"You are one of life's optimists," Gerald Capper was told by a schools inspector early on in his career. It was an assessment that would remain true throughout the rest of his life: he always believed that it was possible to fight injustice and poverty, and to bring out the best in children.
Mr Capper was born in 1924, the son of a Stoke-on-Trent headmaster. Teaching was viewed as something of a family business - both Gerald and his younger brother, Peter, followed their father into the profession.
When the Second World War broke out, Mr Capper was prevented from enlisting on health grounds: he had an eye condition that affected his vision. Instead, he enrolled in primary teacher training in Twickenham, south-west London.
Wartime staff shortages meant he worked where needed, so his first job was as a secondary teacher in Stoke, with classes of more than 40 teenagers. Not long after starting, school inspectors visited. Mr Capper was attempting to tutor final-year pupils in poetry, but their attention was already drifting. It was his valiant struggle to return their focus to schoolwork that earned him praise for his optimism.
Shortly afterwards, he transferred to a Catholic primary close by. Though Mr Capper was not a dogmatic Christian, he only worked in Catholic schools: he felt passionately that faith and charity should play a key role in school life.
And he was unequivocally opposed to corporal punishment: he believed in helping children, not suppressing them.
In 1961, he was appointed to his first headship, at a north Derbyshire primary. But the young head struggled to persuade his more established staff to spare the rod and focus on the whole child. In 1964, he applied for leadership of St Joseph's, a new primary opening in Dinnington, south Yorkshire. It was a chance, he believed, to run his own school on his own terms.
From the start, corporal punishment was outlawed at St Joseph's. And, decades before the introduction of the Every Child Matters agenda, Mr Capper pursued its principles. The role of the school, he believed, was to make a difference, academically and socially.
Mr Capper's poor eyesight meant he was unable to drive, but every Saturday he enlisted the help of his staff to deliver eggs, potatoes and cereal to his poorest pupils. And he worked with traveller families, setting up a local school for them and also helping to develop policy at national level.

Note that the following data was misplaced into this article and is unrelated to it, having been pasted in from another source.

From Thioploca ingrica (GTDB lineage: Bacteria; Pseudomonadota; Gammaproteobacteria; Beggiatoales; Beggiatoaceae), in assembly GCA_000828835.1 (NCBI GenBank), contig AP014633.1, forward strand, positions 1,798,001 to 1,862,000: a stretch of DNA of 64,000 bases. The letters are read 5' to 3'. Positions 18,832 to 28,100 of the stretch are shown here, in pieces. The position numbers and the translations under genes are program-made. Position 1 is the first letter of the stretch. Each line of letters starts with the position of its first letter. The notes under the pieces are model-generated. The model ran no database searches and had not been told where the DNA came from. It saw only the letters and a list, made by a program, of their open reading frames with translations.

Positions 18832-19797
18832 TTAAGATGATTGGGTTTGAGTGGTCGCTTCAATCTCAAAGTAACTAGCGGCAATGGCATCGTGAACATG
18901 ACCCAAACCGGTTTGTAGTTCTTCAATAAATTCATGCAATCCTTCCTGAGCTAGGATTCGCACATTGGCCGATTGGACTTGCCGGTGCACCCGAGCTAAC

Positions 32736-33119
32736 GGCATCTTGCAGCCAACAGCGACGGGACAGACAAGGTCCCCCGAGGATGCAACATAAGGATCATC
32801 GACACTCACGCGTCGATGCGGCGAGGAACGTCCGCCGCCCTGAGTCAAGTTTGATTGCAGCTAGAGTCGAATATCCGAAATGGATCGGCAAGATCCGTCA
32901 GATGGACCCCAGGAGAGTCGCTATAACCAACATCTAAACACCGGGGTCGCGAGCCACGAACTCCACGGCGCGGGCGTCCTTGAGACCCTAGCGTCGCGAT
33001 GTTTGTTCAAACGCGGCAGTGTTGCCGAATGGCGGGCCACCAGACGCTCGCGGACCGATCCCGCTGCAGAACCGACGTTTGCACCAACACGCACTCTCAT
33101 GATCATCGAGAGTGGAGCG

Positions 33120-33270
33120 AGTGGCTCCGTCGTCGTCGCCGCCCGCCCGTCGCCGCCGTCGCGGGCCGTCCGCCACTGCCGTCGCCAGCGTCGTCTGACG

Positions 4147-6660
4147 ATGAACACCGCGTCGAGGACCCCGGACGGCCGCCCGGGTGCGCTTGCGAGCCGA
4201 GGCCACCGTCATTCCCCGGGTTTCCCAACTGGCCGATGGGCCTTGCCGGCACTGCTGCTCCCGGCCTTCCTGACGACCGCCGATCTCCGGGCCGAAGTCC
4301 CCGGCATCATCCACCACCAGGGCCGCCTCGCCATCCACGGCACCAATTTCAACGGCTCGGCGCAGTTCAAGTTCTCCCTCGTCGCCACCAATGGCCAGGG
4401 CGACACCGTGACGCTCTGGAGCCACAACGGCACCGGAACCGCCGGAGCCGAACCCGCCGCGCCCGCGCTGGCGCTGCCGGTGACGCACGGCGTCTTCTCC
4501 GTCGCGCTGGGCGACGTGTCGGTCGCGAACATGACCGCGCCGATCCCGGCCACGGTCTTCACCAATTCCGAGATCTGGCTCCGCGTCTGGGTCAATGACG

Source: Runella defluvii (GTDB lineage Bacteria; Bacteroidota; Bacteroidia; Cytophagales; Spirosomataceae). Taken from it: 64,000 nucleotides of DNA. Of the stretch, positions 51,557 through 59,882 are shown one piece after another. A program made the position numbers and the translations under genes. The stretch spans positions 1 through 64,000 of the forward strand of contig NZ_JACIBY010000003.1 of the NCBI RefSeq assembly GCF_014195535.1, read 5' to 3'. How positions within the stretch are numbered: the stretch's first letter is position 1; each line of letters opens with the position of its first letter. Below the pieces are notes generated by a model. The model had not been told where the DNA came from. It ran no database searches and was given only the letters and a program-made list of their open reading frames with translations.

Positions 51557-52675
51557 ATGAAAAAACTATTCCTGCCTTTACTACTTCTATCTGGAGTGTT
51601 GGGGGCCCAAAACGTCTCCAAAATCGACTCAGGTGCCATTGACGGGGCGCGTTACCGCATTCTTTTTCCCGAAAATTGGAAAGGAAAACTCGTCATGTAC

St Joseph's served a small mining community, and many pupils had never ventured far. Mr Capper's wife, Mary, had a penfriend in the Netherlands, and he used this contact to establish an exchange scheme. Every year, a group of Dinnington 10-year-olds would visit Leidschendam, near the Hague, staying with Dutch families.
Mr Capper's desire to nurture talent also extended to staff. He tended to employ newly qualified teachers, deliberately seeking out those with artistic flair.
He also enjoyed starting what those who knew him politely refer to as "discussions". He would regularly wander into the staffroom, drop a one-sentence bombshell - "Today, the whole school is going to do art", for example - and leave others to sort it out.
He and Mary married in 1948 and had five children. He was a loving father, but his first commitment was always to pupils. He retired at the age of 58, after 20 years at St Joseph's Primary. Mary died in 1987, and Mr Capper subsequently married a family friend, also named Mary. They travelled extensively, particularly in Eastern Europe.
In recent years, he developed Parkinson's disease, which curtailed his travelling. Mr Capper had previously worked as education adviser for Hallam diocese; he now became increasingly involved in the church.
He died in June, aged 85, and Mary died two days later. But teaching remains the Capper family business: two of his five children now work in schools.
He is survived by his children: Adrian, Anne, Stephen, Margaret and Gerard.